Prison union points to transfer inmates as root of Forrest City coronavirus outbreak

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FORREST CITY, Ark. — So far nearly 30 people at an Arkansas federal correctional facility, including both inmates and staff, have tested positive for COVID-19, leading to worries from inmates and the community.

Union representatives said the prison system’s lack of communication is leading to its downfall.

“I would love to tell you that I think they were 100% prepared, but I cannot wholeheartedly say that, said Brandy Moore, national secretary-treasurer for the Council of Prison Locals 33.

Moore said the public should expect to see more positive cases out of the Forrest City federal prison if things don’t change.

She said the union represents all 580 staff members at the prison.

Moore said many of them fear for their own health after dozens of people test positive for COVID-19, including 24 inmates and five staff members.

“They’re definitely terrified about exposing their families,” Moore said. “We have a lot of people that are staying in campers in their driveways, sleeping in tents in their garage.”

She said they think the cause of the outbreak may not have come from staff members, but inmates. Moore said transfer inmates are a major concern.

“At our medium facility, we had a bus last week, and off that bus, several inmates tested positive,” she said.

Moore said early-March, the Federal Bureau of Prisons sent out a memo stating there would no more movement or transfers of inmates into or out of the prison.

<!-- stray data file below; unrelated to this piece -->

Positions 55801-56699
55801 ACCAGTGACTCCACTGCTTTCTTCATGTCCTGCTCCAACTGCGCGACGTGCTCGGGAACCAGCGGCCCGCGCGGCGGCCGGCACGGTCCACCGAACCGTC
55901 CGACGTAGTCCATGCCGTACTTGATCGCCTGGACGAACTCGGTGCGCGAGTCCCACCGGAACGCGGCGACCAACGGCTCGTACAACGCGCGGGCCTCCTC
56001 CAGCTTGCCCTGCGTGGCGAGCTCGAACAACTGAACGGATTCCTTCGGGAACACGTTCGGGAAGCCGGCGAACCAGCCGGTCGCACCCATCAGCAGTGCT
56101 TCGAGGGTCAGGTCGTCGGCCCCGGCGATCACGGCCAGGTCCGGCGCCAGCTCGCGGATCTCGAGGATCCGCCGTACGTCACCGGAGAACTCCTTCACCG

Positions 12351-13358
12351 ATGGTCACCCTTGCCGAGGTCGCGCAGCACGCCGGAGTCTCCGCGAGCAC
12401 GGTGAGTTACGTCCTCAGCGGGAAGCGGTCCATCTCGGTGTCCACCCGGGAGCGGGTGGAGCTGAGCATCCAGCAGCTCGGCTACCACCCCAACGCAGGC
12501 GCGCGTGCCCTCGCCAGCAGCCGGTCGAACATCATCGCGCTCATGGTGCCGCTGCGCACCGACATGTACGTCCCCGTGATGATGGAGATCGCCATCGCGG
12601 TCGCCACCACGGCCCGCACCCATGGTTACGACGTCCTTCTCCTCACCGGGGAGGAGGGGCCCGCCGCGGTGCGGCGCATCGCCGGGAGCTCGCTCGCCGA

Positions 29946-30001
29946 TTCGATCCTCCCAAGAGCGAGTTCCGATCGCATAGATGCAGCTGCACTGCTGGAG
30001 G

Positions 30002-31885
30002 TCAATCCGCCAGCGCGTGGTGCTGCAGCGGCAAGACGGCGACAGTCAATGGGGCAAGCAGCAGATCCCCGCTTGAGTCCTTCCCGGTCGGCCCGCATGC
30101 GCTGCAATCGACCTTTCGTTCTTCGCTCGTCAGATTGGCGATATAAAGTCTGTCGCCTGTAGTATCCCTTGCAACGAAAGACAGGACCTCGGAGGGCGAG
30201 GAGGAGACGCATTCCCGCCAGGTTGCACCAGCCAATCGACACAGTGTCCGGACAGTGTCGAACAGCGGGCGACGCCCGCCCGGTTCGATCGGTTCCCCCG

She said the union quickly learned just a week later, that was not the case.

“When we tried to address that, they basically told us that they have no control over the U.S. Marshals, who moves a lot of our inmates to and from facilities,” Moore said.

The bureau said in a statement that movement is down 81% compared to last year. By law, the bureau cannot refuse newly convicted inmates or inmates awaiting trial.

Those who are brought to the facility are placed in a 14-day quarantine.

Moore said while they understand not all movement can be stopped, they feel much of the movement is unnecessary.

“Our first positives came from inmates, and then we later had staff that tested positive,” she said.

Moore said they have discussed their concerns with the CDC.

She said her priority is not just to protect staff members, but inmates as well.

Moore said there are healthcare officials on-site working to pinpoint exactly where the outbreak started and how to control it.

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